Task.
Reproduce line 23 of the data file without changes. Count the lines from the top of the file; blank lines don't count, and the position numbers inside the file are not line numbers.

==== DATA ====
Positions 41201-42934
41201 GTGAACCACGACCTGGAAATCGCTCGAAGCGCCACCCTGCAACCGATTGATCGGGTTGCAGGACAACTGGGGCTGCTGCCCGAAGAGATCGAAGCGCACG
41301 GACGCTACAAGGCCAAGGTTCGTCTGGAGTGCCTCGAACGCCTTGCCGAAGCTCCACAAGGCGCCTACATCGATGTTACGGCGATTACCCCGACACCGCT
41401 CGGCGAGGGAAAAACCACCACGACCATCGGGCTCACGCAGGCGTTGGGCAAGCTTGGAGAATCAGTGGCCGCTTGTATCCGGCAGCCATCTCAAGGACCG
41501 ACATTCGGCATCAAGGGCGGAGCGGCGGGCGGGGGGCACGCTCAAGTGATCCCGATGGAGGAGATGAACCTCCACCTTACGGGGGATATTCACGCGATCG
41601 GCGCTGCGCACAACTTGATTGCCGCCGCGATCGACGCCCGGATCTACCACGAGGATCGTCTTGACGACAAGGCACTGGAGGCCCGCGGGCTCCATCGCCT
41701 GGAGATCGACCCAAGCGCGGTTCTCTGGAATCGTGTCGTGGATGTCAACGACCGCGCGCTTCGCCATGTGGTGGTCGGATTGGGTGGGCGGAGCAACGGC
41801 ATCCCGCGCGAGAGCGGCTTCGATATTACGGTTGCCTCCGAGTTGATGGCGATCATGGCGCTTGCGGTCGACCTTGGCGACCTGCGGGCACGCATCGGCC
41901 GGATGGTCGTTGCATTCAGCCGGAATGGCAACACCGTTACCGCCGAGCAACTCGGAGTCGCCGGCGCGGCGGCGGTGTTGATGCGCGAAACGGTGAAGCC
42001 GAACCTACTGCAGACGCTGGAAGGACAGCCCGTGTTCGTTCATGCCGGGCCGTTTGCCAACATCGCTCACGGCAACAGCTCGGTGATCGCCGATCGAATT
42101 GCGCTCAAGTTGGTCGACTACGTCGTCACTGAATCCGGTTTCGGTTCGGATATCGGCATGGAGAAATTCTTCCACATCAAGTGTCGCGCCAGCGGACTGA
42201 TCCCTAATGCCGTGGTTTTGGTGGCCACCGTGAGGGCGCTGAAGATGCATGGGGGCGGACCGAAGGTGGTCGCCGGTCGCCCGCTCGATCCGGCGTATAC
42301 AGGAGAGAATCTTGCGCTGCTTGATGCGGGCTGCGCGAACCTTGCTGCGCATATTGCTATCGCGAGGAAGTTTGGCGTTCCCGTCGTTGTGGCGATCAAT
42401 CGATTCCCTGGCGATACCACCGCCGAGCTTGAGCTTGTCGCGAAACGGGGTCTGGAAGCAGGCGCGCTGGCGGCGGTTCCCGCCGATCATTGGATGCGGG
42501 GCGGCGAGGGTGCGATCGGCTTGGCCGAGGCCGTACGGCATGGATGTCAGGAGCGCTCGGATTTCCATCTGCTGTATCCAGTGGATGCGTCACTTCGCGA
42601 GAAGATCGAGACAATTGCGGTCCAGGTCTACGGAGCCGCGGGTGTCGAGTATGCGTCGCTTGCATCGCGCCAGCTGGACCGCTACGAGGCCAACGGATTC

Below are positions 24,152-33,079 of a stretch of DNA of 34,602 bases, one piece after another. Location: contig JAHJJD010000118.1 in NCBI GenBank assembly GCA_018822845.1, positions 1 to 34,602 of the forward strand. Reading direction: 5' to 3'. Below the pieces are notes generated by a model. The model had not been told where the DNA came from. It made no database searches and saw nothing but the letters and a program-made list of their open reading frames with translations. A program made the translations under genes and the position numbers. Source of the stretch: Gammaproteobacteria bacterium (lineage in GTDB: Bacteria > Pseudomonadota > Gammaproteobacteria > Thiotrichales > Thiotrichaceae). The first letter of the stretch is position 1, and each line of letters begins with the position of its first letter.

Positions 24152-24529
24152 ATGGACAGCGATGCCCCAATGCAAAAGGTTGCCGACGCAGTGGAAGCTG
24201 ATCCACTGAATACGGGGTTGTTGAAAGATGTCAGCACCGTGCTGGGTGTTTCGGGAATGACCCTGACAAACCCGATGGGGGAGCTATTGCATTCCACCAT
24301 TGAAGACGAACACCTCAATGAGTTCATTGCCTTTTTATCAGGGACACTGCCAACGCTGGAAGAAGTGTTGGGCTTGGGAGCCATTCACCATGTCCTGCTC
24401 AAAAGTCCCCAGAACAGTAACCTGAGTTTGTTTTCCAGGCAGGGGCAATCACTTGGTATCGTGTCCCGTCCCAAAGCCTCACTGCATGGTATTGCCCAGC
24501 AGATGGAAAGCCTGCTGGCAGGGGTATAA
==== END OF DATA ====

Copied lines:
24501 AGATGGAAAGCCTGCTGGCAGGGGTATAA